Latest IAL News

Judge allows Tate Modern to keep its view

Posted on: February 15, 2019 by Rebecca Reynolds

The four residents of Neo Bankside who sought to make Tate Modern close off part of the 360° viewing platform on the 10th story of the Blavatnik Building, Tate Modern’s £260 million extension opened in 2016, have been denied their wish. Justice Mann handed down his judgment on 12 February dismissing their claim of nuisance and […]

Consultation opens to amend Treasure Act 1996

Posted on: February 13, 2019 by Rebecca Reynolds

1 February saw the announcement by the Department for Digital, Culture, Media and Sport (DCMS) that a consultation has opened on a series of proposed amendments to the Treasure Act 1996 and its associated Code of Practice. The consultation period will last until 30 April 2019 and will be seeking views on a series of […]

Tightening the screws against money laundering – will the art world be hung out to dry?

Posted on: February 4, 2019 by Emily Gould

It is rare that the somewhat dry and complex topic of anti-money laundering regulation hits the headlines in the art world. Introduce an A-list celebrity and a couple of paintings by names such as Basquiat and Picasso, however, and the stakes are raised. In June 2017 the online forum artnet news reported on an investigation […]

Heritage Crime Day with Historic England

Posted on: February 2, 2019 by Rebecca Reynolds

On 24 January 2019 IAL Senior Researcher Emily Gould and I attended a workshop on heritage crime organised by Historic England. The aim of the workshop was to present to the attendees the various types of heritage crime that can be committed, how the perpetrators can be convicted and appropriate sentences to be handed down […]

A Listed Building – or is it? The recent Court of Appeal judgement in Dill

Posted on: January 16, 2019 by Rebecca Reynolds

While owning and living in a listed building may be a quaint dream for some of us, they do come with a fair amount of constraints, restrictions and headaches when it comes to undertaking repairs, renovations or even selling items held within them. Many an owner of a large stately home has found himself on […]

Looking ahead to 2019

Posted on: January 4, 2019 by Alexander Herman

Welcome to 2019. In many ways, this year may reverse some of the developments of 2018 – at least insofar as the art law world is concerned. The reason for this is that a number of important cases decided in 2018 are under appeal, with the appeals to be heard (and likely decided) in the […]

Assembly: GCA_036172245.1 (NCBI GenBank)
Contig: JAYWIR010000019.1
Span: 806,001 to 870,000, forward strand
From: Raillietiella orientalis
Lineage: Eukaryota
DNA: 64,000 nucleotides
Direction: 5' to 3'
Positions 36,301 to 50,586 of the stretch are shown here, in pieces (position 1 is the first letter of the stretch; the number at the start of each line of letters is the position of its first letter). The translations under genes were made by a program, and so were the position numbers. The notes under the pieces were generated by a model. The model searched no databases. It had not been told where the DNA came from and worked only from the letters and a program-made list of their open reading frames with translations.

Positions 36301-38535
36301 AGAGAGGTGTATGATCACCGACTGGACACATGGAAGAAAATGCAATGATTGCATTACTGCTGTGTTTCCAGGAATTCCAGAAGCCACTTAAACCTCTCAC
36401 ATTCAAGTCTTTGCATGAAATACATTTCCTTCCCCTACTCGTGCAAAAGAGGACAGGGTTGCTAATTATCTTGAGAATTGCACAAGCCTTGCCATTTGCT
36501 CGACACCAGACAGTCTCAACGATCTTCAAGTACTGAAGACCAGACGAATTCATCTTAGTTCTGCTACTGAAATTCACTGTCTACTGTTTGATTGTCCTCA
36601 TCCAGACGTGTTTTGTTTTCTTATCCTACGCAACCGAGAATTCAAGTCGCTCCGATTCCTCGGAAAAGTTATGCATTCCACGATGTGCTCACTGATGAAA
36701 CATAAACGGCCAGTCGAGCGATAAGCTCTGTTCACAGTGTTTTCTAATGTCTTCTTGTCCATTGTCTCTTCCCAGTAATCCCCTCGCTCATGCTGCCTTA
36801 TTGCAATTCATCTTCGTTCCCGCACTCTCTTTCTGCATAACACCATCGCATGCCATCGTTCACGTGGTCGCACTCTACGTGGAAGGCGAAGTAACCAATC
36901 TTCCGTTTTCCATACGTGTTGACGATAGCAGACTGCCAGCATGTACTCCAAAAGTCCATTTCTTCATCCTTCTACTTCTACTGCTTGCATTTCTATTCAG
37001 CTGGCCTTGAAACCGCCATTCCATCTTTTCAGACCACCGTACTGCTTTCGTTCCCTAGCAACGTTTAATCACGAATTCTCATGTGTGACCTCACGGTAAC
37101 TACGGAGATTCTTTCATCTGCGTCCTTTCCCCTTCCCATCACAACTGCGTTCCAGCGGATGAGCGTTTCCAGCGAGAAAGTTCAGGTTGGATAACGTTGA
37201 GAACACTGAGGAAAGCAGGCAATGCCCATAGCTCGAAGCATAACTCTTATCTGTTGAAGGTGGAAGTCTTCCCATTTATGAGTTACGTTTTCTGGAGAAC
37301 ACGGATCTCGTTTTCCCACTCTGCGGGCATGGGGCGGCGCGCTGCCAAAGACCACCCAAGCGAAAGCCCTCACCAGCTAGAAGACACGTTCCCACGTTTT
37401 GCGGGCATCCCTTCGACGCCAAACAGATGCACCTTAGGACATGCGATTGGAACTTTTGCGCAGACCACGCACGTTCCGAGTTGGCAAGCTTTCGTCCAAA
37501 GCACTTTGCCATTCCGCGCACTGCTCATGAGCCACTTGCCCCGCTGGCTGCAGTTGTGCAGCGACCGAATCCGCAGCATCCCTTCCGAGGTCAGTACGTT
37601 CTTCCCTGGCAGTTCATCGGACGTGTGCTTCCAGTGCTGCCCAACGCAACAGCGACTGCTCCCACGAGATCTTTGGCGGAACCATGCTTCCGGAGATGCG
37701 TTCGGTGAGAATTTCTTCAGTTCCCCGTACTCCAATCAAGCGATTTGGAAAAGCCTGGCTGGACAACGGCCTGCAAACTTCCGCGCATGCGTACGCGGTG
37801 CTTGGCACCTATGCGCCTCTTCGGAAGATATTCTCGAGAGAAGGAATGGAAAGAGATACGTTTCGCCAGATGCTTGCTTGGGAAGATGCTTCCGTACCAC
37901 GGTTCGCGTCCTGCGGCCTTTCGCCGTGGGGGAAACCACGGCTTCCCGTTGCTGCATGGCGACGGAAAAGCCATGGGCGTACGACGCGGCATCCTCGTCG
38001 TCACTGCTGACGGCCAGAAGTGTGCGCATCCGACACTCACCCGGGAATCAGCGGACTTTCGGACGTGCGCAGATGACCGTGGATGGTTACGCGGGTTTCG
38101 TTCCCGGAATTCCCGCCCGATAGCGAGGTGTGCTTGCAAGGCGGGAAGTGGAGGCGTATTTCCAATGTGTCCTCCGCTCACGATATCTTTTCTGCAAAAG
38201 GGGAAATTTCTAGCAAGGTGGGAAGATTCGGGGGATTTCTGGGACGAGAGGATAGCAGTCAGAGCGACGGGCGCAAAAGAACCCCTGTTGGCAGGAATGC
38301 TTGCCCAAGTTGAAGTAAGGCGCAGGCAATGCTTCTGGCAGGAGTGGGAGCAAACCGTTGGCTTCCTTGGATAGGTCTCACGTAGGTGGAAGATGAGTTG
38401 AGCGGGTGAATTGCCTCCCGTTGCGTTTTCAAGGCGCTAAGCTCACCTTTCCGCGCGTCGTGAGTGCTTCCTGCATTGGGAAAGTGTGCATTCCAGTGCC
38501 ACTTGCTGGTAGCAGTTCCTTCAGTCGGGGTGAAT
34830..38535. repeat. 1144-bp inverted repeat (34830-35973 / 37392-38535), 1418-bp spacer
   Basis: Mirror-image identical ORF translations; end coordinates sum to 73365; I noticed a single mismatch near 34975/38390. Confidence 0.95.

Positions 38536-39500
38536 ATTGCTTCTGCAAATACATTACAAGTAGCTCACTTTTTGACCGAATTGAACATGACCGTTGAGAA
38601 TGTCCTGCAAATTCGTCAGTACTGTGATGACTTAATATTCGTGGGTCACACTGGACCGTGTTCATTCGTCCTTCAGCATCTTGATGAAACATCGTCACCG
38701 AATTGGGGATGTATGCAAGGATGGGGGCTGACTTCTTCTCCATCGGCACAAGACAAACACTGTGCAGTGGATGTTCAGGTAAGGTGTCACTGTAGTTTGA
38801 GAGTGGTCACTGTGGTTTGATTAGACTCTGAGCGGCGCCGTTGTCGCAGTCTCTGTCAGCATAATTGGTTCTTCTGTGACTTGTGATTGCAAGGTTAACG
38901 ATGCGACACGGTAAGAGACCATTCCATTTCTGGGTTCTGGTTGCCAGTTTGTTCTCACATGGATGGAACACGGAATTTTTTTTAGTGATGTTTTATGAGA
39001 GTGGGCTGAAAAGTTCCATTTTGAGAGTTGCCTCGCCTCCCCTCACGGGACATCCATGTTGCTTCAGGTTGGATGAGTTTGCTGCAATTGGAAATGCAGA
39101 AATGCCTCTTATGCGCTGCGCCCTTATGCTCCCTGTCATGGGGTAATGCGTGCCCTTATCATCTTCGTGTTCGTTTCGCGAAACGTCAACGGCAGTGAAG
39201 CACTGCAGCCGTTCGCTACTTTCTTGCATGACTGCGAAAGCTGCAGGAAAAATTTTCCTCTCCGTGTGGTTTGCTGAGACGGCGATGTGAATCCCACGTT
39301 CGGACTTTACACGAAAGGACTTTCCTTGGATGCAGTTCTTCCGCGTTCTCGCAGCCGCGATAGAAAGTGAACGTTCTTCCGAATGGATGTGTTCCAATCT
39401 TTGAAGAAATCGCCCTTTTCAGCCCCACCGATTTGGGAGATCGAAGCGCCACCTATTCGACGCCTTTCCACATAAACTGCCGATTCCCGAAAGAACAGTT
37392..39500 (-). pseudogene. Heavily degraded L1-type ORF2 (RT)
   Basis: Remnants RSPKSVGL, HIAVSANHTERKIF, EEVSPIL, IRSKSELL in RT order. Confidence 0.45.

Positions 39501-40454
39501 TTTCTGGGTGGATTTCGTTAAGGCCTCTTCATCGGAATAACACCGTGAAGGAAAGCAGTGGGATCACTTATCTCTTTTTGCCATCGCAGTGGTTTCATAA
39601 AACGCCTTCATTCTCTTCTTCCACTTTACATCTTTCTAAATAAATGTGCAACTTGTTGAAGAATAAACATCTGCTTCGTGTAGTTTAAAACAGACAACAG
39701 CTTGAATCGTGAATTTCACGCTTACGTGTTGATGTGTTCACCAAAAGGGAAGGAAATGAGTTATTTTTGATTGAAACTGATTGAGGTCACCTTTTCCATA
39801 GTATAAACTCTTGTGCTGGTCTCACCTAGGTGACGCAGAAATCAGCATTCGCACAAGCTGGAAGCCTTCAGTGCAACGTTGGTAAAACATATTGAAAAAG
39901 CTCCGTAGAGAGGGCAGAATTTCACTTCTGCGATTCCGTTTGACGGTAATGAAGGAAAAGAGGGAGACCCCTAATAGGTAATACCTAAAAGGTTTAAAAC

Law, Restitution and the Benin Bronzes

Posted on: December 23, 2018 by Alexander Herman

In 1897, British troops marched on Benin City, capital of the fabled West African kingdom of Benin, ruled over by a powerful Oba. The attack was called a ‘punitive expedition’ because it was a retaliatory response to the Oba having massacred a British delegation of eight officials, two traders and local escorts the previous month. […]

Graduation of first cohort of Art, Business and Law students

Posted on: December 19, 2018 by Emily Gould

  We were delighted to take part in the graduation ceremony yesterday for the first cohort of students of the Art, Business and Law LLM offered by the IAL in conjunction with Queen Mary University of London. In the splendid surroundings of QMUL’s People’s Palace, our students joined over 200 others to receive their LLM […]

Recent American Restitutions

Posted on: December 14, 2018 by Alexander Herman

American prosecutors have been busy of late. Not only has New York Assistant District Attorney Matthew Bogdanos been active over the past 18 months in seeking seizure and forfeiture orders for stolen or looted property, but the US Attorney’s office has been busy as well. Added to this is the favourable stance the US courts […]

Art of the view: Tate Modern and the privacy of its neighbours

Posted on: December 6, 2018 by Rebecca Reynolds

When Tate Modern opened its new extension in the summer of 2016, the Blavatnik Building, the art world applauded and celebrated the new space which allows for increased permanent and temporary exhibition space, another restaurant as well as education rooms. However, there is now a more contentious side to this building. The building has a […]